Crowds protest closure of blood dispensaries at Deal hospital

Protesters call for the reinstatement of blood clinics at Deal hospital.

Holding signs saying “bring back local blood tests now” and “they didn’t ask us,” the activists had met at Deal Pier for the 10 am rally on Saturday.

Protesters gathered on Saturday to campaign against the closure of blood tests at Deal hospital. Photo: Tony Grist
Protesters gathered on Saturday to campaign against the closure of blood tests at Deal hospital. Photo: Tony Grist

The 150 strong crowd then crossed the High Street.

The protest was staged following the closure of the phlebotomy service at London Road Hospital, which was terminated at the end of October.

All blood tests must now be performed at the patient’s registered GP offices.

But there are fears that already stretched surgeries may not be able to cope with more appointments, which means longer wait times.

Tony Grist, an organizer of the rally, said: “Growing annoyance over the closure of the blood clinic at Deal Hospital has led the community to come together to hold a rally.

They marched through the city with banners
They marched through the city with banners

“There was no public consultation, in fact not all general surgeries received any information regarding the closure or sought advice.

“On average, 150 patients used the clinic every week, whether they were cancer patients, pregnant women, patients with mental disorders, patients with venous disorders, etc.

“Now, with the shutdown, patients have to book surgery, which is not so easy with Covid vaccines, flu shots, annual checkups, etc.

“You can also get to Buckland Hospital from Dover – a half-day round trip by public transport, or a cab ride with a round trip costing at least £ 45.

“Deal and the parishes represent 33,000 people. As our community grows rapidly, mainly with retirees, our services are dwindling.”

Marsha Horne joined the protest
Marsha Horne joined the protest

Mr Grist, who is a city councilor for Deal, added: “As the rally marched down the High Street, many traders and shoppers came out to see what was going on, then added their support by clapping their hands in agreement with the meeting director.

“This was the first part of an extended campaign for the recovery of the blood clinic.

Mr. Grist is also organizing a petition “demanding the restoration of this fundamental service to the community”.

Anne Matthews, who spoke at the rally, said: “I think the key issue is that the service was canceled without public consultation and did not think about the 150 patients on average each week who used the service. .

“The easiest way to solve this problem for patients and clinicians would have been to fund the services and stay in the hospital instead of giving money to every GP.

The service was stopped at the hospital in October
The service was stopped at the hospital in October

“General practitioners are now overwhelmed with long waiting lists for doctor and nurse appointments, including blood tests.

“It is unlikely that the additional staff will only do blood tests and therefore not become specialists.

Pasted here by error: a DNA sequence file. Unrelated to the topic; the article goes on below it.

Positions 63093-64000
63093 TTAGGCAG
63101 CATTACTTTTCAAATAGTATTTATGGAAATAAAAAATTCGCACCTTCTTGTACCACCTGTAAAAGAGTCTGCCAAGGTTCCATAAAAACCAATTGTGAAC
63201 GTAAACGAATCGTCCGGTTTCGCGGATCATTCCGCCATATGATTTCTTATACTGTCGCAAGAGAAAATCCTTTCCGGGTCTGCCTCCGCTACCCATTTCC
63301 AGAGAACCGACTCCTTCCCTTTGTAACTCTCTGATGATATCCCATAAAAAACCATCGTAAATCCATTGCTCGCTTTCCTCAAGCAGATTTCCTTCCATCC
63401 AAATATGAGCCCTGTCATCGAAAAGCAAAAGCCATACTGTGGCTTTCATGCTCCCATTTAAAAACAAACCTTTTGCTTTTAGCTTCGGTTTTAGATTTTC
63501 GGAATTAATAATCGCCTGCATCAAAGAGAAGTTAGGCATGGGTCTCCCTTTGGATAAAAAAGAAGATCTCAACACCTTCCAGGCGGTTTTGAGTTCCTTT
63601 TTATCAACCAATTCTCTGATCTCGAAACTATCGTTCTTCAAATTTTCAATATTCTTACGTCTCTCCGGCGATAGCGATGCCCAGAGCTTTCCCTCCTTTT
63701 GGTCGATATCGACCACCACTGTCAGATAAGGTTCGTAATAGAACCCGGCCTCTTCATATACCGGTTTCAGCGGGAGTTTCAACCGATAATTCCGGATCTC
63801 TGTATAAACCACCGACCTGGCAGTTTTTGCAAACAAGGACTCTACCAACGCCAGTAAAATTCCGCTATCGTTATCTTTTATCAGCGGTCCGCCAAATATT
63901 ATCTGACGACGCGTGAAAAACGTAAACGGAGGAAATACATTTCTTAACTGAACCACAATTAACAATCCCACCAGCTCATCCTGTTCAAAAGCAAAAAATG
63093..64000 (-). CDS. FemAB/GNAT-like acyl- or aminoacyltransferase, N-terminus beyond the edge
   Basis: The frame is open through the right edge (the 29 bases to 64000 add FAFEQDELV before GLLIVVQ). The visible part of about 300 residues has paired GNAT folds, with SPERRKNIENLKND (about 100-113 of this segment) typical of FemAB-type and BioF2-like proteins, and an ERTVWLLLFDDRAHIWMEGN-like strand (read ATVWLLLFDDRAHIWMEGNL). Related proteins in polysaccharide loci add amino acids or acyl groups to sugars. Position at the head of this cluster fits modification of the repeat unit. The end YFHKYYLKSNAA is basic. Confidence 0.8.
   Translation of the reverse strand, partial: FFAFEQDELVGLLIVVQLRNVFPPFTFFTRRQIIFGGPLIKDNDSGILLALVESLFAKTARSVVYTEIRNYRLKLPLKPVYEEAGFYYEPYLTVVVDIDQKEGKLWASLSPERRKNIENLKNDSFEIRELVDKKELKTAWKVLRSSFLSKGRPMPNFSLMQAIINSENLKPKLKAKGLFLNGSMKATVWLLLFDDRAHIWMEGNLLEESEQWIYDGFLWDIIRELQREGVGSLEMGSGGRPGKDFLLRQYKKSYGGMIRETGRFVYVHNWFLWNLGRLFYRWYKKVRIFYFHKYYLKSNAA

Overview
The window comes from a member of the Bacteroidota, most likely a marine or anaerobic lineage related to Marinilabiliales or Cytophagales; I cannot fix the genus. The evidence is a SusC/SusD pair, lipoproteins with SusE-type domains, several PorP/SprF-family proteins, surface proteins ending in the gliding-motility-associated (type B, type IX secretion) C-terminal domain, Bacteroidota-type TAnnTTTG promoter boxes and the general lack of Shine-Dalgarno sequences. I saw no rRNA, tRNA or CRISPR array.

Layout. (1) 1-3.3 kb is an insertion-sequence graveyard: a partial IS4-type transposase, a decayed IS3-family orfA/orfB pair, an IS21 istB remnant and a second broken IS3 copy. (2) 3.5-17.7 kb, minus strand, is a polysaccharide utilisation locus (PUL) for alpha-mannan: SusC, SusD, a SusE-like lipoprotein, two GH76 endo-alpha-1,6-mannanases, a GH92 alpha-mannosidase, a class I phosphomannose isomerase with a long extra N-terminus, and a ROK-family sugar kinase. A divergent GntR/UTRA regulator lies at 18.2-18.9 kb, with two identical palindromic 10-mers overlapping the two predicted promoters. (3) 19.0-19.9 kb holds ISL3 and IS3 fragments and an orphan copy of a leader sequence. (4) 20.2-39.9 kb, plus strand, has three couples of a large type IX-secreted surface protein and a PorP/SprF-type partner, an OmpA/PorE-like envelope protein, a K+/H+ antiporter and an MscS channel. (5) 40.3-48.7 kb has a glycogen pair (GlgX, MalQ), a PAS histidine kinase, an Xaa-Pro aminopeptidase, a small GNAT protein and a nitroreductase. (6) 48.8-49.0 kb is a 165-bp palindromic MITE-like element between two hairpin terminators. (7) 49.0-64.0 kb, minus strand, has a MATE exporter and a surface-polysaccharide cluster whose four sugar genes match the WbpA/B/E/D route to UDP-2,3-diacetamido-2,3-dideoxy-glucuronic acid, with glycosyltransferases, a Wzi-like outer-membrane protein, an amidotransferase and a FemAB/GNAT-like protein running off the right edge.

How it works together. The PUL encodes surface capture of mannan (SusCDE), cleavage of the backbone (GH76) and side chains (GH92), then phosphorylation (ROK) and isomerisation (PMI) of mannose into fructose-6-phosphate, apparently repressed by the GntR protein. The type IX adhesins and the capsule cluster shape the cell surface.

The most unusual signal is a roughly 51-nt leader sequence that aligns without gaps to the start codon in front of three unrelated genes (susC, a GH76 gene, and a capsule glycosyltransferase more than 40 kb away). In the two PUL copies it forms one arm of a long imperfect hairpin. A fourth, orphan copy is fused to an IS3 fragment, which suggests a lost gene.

“The closure of the unit increased the level of anxiety for everyone who used the service at Deal Hospital – the sick, the vulnerable, the elderly, the disabled, caregivers and young people.

“CCG’s mission statement is to treat people locally – we have a hospital but they are unable to even do blood tests. Ridiculous situation.”

Deal resident Marsha Horne attended the rally and said: “It was wonderful to see so many people attending the rally on Saturday, not only showing their support for the issue, but actively demonstrating their desire to restore service. used and valuable phlebotomy device at Deal Hospital. “

The hospital’s phlebotomy service was previously run by the Kent Community Health NHS Foundation Trust, but it ceased to operate last month.

Similar changes have taken place at Herne Bay.

After the rally, a spokesperson for the Kent and Medway Clinical Commissioning Group said: “We do not believe there is a need to provide an additional phlebotomy as all GP practices in the region have sufficient capacity.”

Dover and Deal MP Natalie Elphicke recently met with the CEO of the Trust that runs the hospital to share her concerns about changes to the blood testing service and the future of the hospital.

Ms Elphicke said: “The move of blood tests from Victoria Hospital to GP surgeries has affected some residents.

“I had previously received assurances regarding funding and support from local GPs for this change, as well as confirmation that there was no need for anyone to travel outside of Deal for the blood tests requested by the doctors. generalists.

“I have written to general practitioners to check if they have any concerns about the new provisions.

“However, a number of people have told me of other concerns about the services at Deal Hospital.

“So I urged the health chiefs on their plans for Victoria Hospital. They told me that the hospital was vital for the services they were providing and that blood transferred to general surgeries was part of it. ‘a re-gig that has affected other parts of Kent as well.

“Victoria Hospital is a much appreciated community resource. I am happy to hear health officials rightly say that they see it as vital to their delivery of local health services.

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